Research worms 'too old' to go to space station
Thousands of worms being blasted into space could be "too old" for research when they get to the International Space Station (ISS).
The launch of a SpaceX rocket was delayed after mouldy food was found among another research team's kit.
Teams from Exeter, Nottingham and Lancaster universities are hoping the microscopic worms could lead to new treatments for muscular dystrophy.
The worms were meant to be "just turning into adults" at the launch.
The SpaceX Falcon 9 rocket was due to launch from the NASA Kennedy Space Centre in Cape Canaveral, Florida, on Tuesday evening, but has now been rescheduled for 18:16 GMT on Wednesday.
The 24-hour delay means that the worms will be a day older than planned when they reach the ISS, and the research teams may have to rely on "back-up colonies" that will need to be prepared for their unexpected trip.
Libby Jackson, from the UK Space Agency, said: "The timing will be quite critical to the worm research, they were ready to go into the capsule and it had been timed that they were just turning into adults at the time of launch.
"That's now all gone out of the window because everything has shifted by a day.
"This is what happens in space flight, we've always got to be prepared."
The Molecular Muscle Experiment aims to "understand the causes of neuromuscular decline in space", she added.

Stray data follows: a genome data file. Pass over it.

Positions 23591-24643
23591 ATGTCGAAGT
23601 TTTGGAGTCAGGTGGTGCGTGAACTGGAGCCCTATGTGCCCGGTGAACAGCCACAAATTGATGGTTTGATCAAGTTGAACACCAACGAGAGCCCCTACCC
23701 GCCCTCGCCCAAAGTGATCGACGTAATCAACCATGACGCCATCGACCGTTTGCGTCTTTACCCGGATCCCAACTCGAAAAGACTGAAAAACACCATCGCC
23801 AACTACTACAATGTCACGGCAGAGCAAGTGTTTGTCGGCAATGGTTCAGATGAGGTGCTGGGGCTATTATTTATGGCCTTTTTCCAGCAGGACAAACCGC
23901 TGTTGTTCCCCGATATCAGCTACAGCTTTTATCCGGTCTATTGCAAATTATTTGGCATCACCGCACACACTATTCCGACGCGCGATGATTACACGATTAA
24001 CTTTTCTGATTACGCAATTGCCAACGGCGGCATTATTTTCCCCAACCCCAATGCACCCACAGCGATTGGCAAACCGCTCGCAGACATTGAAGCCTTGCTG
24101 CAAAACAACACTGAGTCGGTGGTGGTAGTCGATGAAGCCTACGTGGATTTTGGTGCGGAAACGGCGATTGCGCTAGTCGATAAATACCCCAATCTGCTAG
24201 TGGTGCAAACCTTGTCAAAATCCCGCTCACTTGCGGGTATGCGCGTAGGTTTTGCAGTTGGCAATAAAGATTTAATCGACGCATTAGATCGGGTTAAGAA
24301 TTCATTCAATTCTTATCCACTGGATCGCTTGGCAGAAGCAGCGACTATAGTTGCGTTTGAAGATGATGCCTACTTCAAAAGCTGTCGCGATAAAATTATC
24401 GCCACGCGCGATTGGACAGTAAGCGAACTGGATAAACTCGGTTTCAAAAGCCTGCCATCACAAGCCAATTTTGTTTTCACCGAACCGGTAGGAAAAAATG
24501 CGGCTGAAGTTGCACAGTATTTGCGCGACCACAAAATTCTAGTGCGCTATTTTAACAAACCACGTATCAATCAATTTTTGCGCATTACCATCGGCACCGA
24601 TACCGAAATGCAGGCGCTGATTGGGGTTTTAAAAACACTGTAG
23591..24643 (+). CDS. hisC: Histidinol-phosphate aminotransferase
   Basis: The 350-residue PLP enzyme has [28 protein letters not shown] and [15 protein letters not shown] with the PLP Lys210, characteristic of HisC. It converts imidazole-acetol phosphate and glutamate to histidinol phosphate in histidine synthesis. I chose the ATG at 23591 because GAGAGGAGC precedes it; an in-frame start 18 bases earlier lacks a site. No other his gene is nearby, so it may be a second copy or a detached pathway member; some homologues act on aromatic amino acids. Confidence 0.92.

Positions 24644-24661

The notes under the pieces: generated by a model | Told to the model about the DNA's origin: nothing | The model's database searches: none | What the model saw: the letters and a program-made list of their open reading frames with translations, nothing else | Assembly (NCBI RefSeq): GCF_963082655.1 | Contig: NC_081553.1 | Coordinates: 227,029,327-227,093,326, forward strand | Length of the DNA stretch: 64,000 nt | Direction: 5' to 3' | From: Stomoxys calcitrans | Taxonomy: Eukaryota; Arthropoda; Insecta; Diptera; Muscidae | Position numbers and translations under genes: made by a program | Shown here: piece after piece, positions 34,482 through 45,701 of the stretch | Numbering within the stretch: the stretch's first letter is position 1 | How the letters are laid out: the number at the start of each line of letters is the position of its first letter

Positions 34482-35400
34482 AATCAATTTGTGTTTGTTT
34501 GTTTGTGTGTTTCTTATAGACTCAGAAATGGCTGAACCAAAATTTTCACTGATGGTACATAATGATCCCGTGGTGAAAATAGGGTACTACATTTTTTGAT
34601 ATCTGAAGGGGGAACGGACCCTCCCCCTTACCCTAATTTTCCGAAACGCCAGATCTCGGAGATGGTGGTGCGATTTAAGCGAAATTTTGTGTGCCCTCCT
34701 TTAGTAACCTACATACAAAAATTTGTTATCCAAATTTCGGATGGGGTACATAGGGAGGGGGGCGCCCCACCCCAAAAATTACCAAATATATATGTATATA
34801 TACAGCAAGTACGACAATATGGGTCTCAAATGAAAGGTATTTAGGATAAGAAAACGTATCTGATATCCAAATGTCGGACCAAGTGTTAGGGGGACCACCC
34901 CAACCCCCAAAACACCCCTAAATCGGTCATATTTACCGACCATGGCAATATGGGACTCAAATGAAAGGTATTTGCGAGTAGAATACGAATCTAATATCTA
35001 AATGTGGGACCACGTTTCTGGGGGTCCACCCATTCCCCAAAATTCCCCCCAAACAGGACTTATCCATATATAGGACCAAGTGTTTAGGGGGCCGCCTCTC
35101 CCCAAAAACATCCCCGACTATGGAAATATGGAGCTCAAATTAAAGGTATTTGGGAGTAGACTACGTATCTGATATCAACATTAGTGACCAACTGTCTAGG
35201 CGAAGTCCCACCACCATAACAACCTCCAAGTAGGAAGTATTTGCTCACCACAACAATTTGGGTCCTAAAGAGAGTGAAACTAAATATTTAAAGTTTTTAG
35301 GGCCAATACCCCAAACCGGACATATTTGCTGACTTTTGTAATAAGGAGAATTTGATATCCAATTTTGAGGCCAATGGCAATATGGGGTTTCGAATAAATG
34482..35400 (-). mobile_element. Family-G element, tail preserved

A Russian Soyuz crew ship launched from Kazakhstan on Monday with two new astronauts - Anne McClain, an American who studied at Bath and Bristol universities, and Canadian David Saint-Jacques, who studied at Cambridge University.
They were joined by veteran cosmonaut Oleg Kononenko.
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The worms share many biological characteristics with humans, according to Exeter University, including "alterations to muscle and the ability to use energy".
Dr Timothy Etheridge said space flight represented "an accelerated model of the human ageing condition".
"Hopefully by understanding molecular causes and counter measures against that, space flight may provide an opportunity to understand human ageing on earth," he added.
- Their scientific name is Caenorhabditis elegans
- The transparent worm, or nematode, is about 1mm long
- Most are hermaphrodites, although some are male
- They don't have respiratory or circulatory systems, but do share some muscular similarities with humans
- It was the first multicellular organism to have its whole genome sequenced